Barriers to Internet use

Date of publication

The Internet has a number of hurdles to offer that make inclusive coexistence difficult. Here is a small selection of those that are among the most annoying.

Incorrect language markup

Speech markup causes screen readers to be able to read out content in an appropriate voice, that is, a voice that sounds accent-free or native. For example, the word refrain is pronounced correctly if it is marked with the lang=fr attribute. If this is disregarded, it sounds something like giving an elementary school student something foreign to read aloud. An example of this is the following video, in which a German text is tagged with an English language tag, causing the content to become unintelligible.

Screencast: Incorrect speech markup

An increasingly common practice is interaction using modal dialogs. In this method, content (typically forms) is opened not as a pop-up menu in a new browser window, but in a layer that hides the underlying content. Be it choosing a pizza topping or entering payment information: Often this interaction model is found at critical points. All the more annoying when it becomes a barrier. Typically, the screen reader does not interact with the overlay menu at all. In many cases, there is even no indication that one has appeared. So you still move on the underlying page without suspecting that something else is actually demanding your attention. The following video gives an impression:

Screencast: Modal frames

How to do it better?

Basically, you have to make sure that the screen reader's focus is set on the new dialog. As in this example for a successful dialog.


We probably all know and hate them: Captchas - or the proof that you are a human being, which you pay for with strain and lifetime. For blind users, it is obvious to offer an audio form instead of pictures with text distorted to the point of illegibility. However, as logical as this consideration is, it is not suitable for practical use. Several serious problems arise:

1. Get captcha and find text field

In most cases, you have to activate a link that retrieves the captcha. This is then played immediately.

The problem with this is that I then have to navigate with the screen reader to the text field intended for the captcha code. So suddenly I have two different pieces of overlapping spoken content.

Here is a simple example of this:

Screencast: Captchas & text fields

2. Captcha retrieval

The example we have just seen is a very simple one. Normally, a new tab opens, so there is the additional difficulty of quickly finding the right tab to search for the text field.

3. Understand audio captcha

As if that wasn't hard enough, audio captchas have become absolutely incomprehensible for the most part in recent years, as evidenced by the next two examples:

Screencast: Audio Captcha (1)

Screencast: Audio Captcha (2)

If you take it with humor, you can of course say: Fair is fair - why should blind users be better off than sighted users, who can hardly decipher the images anymore.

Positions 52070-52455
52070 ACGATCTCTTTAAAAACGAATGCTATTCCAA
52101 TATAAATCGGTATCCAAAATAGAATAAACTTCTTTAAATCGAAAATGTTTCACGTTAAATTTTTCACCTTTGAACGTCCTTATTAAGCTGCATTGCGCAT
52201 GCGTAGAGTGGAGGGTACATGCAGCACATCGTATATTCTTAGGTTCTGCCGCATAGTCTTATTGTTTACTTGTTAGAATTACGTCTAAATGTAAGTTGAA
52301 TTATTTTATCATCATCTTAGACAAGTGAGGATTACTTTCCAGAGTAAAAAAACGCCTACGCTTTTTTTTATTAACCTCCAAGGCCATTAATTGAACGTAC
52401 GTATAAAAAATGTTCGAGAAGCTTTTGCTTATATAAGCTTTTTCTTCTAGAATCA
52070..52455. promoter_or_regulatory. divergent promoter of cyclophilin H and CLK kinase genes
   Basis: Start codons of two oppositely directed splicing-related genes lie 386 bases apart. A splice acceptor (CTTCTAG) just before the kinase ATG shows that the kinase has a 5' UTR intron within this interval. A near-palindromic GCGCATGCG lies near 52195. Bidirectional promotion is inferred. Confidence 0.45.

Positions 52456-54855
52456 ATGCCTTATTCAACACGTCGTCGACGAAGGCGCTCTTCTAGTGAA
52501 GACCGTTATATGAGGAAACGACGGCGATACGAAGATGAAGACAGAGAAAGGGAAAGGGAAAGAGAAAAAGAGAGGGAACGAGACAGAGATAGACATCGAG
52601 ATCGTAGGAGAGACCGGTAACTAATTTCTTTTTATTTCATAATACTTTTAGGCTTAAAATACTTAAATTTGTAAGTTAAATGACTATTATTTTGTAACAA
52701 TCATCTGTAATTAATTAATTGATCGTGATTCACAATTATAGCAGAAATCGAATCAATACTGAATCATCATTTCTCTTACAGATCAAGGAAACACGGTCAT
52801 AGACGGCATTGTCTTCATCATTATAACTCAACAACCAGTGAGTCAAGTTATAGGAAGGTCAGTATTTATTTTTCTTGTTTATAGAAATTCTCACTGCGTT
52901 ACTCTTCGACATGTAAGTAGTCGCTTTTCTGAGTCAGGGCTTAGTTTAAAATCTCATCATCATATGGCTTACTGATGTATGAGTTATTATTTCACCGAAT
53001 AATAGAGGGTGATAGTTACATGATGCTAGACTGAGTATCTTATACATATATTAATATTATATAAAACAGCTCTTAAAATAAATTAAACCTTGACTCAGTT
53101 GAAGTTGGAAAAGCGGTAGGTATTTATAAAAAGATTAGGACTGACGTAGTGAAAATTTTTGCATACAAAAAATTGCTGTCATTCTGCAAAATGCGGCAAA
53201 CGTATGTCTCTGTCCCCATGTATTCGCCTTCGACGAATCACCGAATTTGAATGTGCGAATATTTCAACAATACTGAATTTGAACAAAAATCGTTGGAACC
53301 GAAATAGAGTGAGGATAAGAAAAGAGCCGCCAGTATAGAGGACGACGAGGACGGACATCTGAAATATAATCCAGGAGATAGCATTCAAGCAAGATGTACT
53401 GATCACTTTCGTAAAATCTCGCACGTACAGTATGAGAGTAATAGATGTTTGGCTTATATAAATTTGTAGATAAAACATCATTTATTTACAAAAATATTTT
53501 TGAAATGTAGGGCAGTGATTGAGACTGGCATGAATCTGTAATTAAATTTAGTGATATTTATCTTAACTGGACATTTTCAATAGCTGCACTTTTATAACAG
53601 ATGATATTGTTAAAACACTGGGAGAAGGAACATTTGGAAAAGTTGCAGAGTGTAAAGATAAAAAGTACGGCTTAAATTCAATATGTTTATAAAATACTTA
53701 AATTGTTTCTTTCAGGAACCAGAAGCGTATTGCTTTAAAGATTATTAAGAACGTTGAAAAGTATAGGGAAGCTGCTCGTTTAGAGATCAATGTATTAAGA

How is it better?

A screen reader user navigates no differently than a bot. Google's recaptcha is therefore not a solution in most cases. A captcha that allows simple math problems to be solved is more interesting.

The best option, which is also the only justifiable one in terms of service, is for companies to stop making their spam problem the problem of their potential customers.


It gets really interesting when texts are written in some formats that then lead to invisible problems when copied into the WYSIWYG editor, making the content at least difficult to understand for screen reader users.

Yo-u wo-uld-n't wan-t to r-e-ad som-e-thi-ng so h-ack-y, wo-uld y-ou?

What reads strangely sounds like this through the screen reader:

Screencast: Fun with copy&paste content

Where does that come from?

On the one hand, as mentioned above, this happens when copying from a word processing program (hyphens of the automatic hyphenation are copied as well), on the other hand, the conditional hyphen "&shy" is the guilty element for this.

Basically it can be said that hyphenation, if you absolutely want to use it, belongs in CSS and not in HTML. Then you can hyphenate as often as you like without making it unreadable for blind people.

By the way, it also reads on the Braille display exactly with such hyphens as in the above example.


Apart from the audio captchas, everything presented here can be improved relatively easily if the attention for these pitfalls is present. The captchas, on the other hand, are practically lived inclusion and show very impressively that there are techniques that are similarly annoying for all users. So in the end, we're all in the same boat. Let's make sure that it's a relaxed stay!

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DeepL is a deep learning company that develops AI systems for languages. The company, based in Cologne, Germany, was founded in 2009 as Linguee, and introduced the first internet search engine for translations. Linguee has answered over 10 billion queries from more than 1 billion users.

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Dennis Westphal

Dennis is an IT consultant at the Company for the Development of Things. His field is accessibility. Helpfully, Dennis has been blind since birth. He creates his screencasts with open source software.